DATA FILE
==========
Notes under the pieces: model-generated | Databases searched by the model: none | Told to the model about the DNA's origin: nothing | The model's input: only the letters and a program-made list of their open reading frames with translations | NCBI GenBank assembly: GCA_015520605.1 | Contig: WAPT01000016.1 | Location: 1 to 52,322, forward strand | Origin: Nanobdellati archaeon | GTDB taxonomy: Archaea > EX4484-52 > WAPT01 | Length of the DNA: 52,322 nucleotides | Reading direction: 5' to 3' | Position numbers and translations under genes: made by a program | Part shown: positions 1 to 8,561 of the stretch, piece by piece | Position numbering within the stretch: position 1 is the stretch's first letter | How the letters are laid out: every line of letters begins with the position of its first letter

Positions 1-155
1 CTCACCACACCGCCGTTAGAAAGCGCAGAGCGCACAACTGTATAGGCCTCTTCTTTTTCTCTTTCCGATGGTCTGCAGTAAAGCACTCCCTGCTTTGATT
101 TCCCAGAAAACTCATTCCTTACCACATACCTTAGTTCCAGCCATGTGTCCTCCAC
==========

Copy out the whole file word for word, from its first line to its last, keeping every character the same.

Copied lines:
Notes under the pieces: model-generated | Databases searched by the model: none | Told to the model about the DNA's origin: nothing | The model's input: only the letters and a program-made list of their open reading frames with translations | NCBI GenBank assembly: GCA_015520605.1 | Contig: WAPT01000016.1 | Location: 1 to 52,322, forward strand | Origin: Nanobdellati archaeon | GTDB taxonomy: Archaea > EX4484-52 > WAPT01 | Length of the DNA: 52,322 nucleotides | Reading direction: 5' to 3' | Position numbers and translations under genes: made by a program | Part shown: positions 1 to 8,561 of the stretch, piece by piece | Position numbering within the stretch: position 1 is the stretch's first letter | How the letters are laid out: every line of letters begins with the position of its first letter

Positions 1-155
1 CTCACCACACCGCCGTTAGAAAGCGCAGAGCGCACAACTGTATAGGCCTCTTCTTTTTCTCTTTCCGATGGTCTGCAGTAAAGCACTCCCTGCTTTGATT
101 TCCCAGAAAACTCATTCCTTACCACATACCTTAGTTCCAGCCATGTGTCCTCCAC